Yunapachiku shelter monument built to commemorate history of forced mass suicide in Ie Island

Yunapachiku shelter monument built to commemorate history of forced mass suicide in Ie Island

On April 12 in Ie Village, survivor of mass suicide at Yunapachiku Shelter Chieko Namizato offered incense sticks to the monument.

April 20, 2016 Ryukyu Shimpo

On April 12, an unveiling ceremony was held at the Yunapachiku Shelter in Ie Village where a monument was created to commemorate a forced mass suicide that occurred during the Battle of Okinawa. About 30 people including Mayor Hideyuki Shimabukuro and 80-year-old survivor Chieko Namizato offered incense sticks and made a silent prayer for the war dead.

Quoting from Namizato’s book, the inscription on the monument says, “A tragedy in which about 80 civilians, who were backed into a corner, committed mass suicide with a grenade given to them by the Japanese military.”

In line with Namizato’s wishes, the Village built the monument in March to preserve the memory of the Yunapachiku Shelter tragedy and the miseries of war, and to make an oath against war.

The Japanese military excavated about 15-meters deep and 50-meters long tunnel to build the shelter.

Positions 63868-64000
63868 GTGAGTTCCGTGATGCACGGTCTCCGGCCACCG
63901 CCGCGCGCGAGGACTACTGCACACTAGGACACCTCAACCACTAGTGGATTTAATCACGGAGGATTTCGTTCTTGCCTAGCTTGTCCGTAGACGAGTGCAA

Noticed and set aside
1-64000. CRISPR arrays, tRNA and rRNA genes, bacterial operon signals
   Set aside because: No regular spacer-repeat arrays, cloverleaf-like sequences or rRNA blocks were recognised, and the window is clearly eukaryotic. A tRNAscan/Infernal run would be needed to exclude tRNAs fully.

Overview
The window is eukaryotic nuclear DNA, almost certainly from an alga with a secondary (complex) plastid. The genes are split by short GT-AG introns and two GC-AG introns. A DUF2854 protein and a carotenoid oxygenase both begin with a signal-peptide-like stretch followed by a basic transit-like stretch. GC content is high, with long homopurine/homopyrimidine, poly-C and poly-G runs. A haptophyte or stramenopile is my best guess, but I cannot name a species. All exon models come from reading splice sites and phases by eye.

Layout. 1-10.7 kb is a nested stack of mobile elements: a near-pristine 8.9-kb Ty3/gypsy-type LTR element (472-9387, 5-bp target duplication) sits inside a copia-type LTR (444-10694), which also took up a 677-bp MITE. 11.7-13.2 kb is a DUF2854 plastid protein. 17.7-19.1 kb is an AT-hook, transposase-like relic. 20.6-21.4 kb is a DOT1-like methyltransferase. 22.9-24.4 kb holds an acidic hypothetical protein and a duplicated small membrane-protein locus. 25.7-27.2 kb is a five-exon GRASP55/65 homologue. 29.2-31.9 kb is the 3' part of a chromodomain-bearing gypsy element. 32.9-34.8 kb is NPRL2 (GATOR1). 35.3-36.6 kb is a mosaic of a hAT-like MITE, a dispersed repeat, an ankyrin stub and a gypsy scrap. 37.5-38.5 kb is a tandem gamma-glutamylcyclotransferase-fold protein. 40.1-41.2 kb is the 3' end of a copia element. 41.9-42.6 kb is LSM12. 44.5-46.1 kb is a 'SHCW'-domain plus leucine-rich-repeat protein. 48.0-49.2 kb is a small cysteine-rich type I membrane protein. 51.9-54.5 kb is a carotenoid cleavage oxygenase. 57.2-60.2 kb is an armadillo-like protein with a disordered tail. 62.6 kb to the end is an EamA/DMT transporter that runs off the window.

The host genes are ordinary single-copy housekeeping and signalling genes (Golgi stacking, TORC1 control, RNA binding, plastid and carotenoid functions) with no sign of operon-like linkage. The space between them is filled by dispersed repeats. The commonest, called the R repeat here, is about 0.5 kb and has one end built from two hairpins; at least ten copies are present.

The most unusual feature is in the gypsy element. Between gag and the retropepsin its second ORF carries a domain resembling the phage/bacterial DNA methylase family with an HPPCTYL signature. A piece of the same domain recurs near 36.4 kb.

Mayor Shimabukuro said, “It is a sad fact that more than 80 people lost their lives at this place. We should not forget it. We would like to use this monument as a symbol of our aspiration to create a world of peace.”

Recalling the scene in the shelter, Namizato, who was nine years old at that time, could not hold back her tears during the ceremony.

Regarding the building of the monument, she said, “I am overwhelmed with gratitude. I will live long and keep telling the story of the misery of war.” Following the ceremony, she further said, “My wish came true at 80-years-old. I want to tell my family in heaven to rest in peace.”

(English translation by T&CT and Megumi Chibana)

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